With a bit of luck, the summer might start soon and that means you may have to keep plants well watered throughout any dry period. David Hall has a few ideas on the most effective ways of ensuring your plants don't go thirsty.
There are regular stories in the news regarding saving water and how we should do our best to conserve what is quickly becoming a precious resource, in this respect collecting and re-using rainfall is a great idea and David Coton explains how useful a water butt can be and describes the various models that are available.
Water butts are one of the easiest ways to conserve water. One estimate is that 24,000 litres of rain falls on your roof annually, and in addition to your house, rain can be collected from sheds, garages and greenhouses. All that's required is some guttering to be in place and a drain pipe to direct the water into the butt.
And don't forget, your plants prefer rainwater to tap water which can be contaminated by chlorine and flouride.
Butts will also go some way to beat the hosepipe bans that have been imposed over recent years, not to mention saving you money if you have a water meter.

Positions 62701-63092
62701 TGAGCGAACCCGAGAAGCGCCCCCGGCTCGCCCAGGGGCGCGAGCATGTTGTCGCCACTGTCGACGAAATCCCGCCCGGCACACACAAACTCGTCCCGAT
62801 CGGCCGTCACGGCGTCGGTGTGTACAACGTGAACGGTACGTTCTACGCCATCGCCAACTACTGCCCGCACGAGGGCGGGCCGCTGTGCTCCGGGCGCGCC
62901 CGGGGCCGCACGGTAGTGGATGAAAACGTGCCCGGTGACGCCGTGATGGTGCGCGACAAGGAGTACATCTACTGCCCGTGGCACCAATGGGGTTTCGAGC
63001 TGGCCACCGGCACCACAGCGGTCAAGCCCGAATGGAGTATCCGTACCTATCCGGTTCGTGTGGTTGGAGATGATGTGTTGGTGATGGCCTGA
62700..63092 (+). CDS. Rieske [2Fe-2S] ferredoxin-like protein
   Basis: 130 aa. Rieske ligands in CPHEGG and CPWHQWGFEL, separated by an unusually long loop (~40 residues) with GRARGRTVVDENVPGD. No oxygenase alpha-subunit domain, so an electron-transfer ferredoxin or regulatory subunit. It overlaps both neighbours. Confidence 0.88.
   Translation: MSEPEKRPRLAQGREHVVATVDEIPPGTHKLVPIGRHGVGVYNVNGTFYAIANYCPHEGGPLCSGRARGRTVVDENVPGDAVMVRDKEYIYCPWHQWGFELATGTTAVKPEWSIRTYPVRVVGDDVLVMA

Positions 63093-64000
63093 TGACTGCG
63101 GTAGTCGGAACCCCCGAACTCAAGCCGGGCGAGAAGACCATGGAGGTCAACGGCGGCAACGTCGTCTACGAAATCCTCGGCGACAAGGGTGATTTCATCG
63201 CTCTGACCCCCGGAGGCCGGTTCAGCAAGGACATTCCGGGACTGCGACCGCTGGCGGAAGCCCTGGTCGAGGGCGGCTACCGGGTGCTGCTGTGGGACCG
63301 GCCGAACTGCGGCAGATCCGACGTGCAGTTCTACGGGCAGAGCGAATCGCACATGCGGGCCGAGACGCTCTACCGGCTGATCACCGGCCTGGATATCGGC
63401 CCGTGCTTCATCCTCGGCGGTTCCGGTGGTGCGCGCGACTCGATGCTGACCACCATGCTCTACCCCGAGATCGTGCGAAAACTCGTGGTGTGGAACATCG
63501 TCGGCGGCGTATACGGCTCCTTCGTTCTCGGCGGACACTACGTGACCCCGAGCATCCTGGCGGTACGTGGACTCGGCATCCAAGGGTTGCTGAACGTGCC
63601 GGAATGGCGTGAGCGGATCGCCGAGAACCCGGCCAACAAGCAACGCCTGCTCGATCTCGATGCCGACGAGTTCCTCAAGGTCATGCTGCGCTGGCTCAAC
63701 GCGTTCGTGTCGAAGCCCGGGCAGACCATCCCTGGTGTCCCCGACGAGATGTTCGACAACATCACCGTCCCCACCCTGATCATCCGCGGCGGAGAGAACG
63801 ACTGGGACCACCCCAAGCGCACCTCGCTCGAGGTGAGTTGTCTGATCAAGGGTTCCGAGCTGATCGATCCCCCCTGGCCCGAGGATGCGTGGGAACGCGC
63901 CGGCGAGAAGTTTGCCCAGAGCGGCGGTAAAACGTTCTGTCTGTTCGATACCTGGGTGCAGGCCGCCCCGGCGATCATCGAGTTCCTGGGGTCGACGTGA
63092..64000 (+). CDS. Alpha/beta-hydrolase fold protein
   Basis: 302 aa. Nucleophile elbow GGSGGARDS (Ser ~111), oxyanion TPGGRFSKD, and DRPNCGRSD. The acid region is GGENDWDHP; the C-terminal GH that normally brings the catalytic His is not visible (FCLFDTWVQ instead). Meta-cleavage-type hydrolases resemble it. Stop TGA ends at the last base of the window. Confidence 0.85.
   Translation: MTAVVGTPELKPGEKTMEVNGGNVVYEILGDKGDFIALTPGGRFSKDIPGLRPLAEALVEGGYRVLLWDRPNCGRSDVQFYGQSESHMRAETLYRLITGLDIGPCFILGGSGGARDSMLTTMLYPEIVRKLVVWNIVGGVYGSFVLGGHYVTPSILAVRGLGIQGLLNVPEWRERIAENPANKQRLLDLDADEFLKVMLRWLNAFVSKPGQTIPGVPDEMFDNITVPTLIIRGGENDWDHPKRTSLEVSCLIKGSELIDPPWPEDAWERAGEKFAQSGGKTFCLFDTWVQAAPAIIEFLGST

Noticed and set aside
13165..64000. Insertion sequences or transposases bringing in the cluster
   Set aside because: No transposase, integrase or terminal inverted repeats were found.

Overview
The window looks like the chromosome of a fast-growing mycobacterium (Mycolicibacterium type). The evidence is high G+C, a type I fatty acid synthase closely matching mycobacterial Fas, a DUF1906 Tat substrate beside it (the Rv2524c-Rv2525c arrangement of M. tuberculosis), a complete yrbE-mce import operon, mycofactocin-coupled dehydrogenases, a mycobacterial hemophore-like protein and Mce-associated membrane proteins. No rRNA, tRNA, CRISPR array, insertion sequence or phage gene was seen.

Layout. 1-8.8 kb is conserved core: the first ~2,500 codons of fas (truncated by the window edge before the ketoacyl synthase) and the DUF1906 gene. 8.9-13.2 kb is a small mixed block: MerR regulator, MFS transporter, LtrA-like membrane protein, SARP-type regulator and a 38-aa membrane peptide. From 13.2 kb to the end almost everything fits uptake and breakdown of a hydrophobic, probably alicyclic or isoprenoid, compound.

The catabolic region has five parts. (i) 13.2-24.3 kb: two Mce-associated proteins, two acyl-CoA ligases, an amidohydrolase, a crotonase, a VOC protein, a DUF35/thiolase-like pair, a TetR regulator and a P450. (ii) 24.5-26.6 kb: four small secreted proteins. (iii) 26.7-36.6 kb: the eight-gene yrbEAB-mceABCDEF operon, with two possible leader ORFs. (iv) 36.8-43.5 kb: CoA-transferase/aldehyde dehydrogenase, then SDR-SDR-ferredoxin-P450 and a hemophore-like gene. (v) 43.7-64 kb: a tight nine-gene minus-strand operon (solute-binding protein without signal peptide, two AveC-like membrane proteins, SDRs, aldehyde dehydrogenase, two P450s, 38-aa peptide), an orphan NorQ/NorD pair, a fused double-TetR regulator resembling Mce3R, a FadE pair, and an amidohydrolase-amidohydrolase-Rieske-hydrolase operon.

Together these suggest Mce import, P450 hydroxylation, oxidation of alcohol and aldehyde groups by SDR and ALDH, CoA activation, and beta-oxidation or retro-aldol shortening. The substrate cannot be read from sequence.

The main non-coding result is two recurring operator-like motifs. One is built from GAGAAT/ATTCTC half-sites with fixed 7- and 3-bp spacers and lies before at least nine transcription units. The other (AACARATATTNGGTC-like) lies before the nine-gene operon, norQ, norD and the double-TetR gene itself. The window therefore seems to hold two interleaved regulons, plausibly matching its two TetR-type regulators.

Attached to greenhouse guttering or installed at the bottom of a drainpipe on your house or garage, the water that's collected is easily tapped and transferred to a watering can.
Any overflow can be redirected to a drain or you could set up a system where excess water is transferred to another butt.
Water Butts come in many styles, most resemble big green barrels made from plastic, others have the appearance of wooden barrels, or are thinner to locate into compact spaces. A tap to fill your watering can is an advantage, particularly if the butt is raised from the ground, so the perfect solution in most cases would be the slimline Ward butt with tap, stand and diverter kit, which is designed to fit into a limited space.
To fit a butt to your house, all you have to do is slice a piece from a downpipe and insert a rain trap, the water then flows through a pipe into the butt. Always have a lid on the butt to stop anything falling in, and this will also help prevent the formation of algae. Many greenhouses have gutters and rainwater collection kits are available as an accessory. For sheds from 4ft to 20ft long, there are Halls Rainsaver Kits, a mini-guttering system that can be installed very quickly with a flexible downpipe.
Instead of using a watering can, you may consider the Hozelock Water Butt Pump. Using high pressure (1.1bar), this pump will supply water to sprinklers, guns and other watering systems.
Let me know how you are using your water butt to recycle water, I would love to read your comments.
#water #conservation #garden #gardening #environment #green #gogreen
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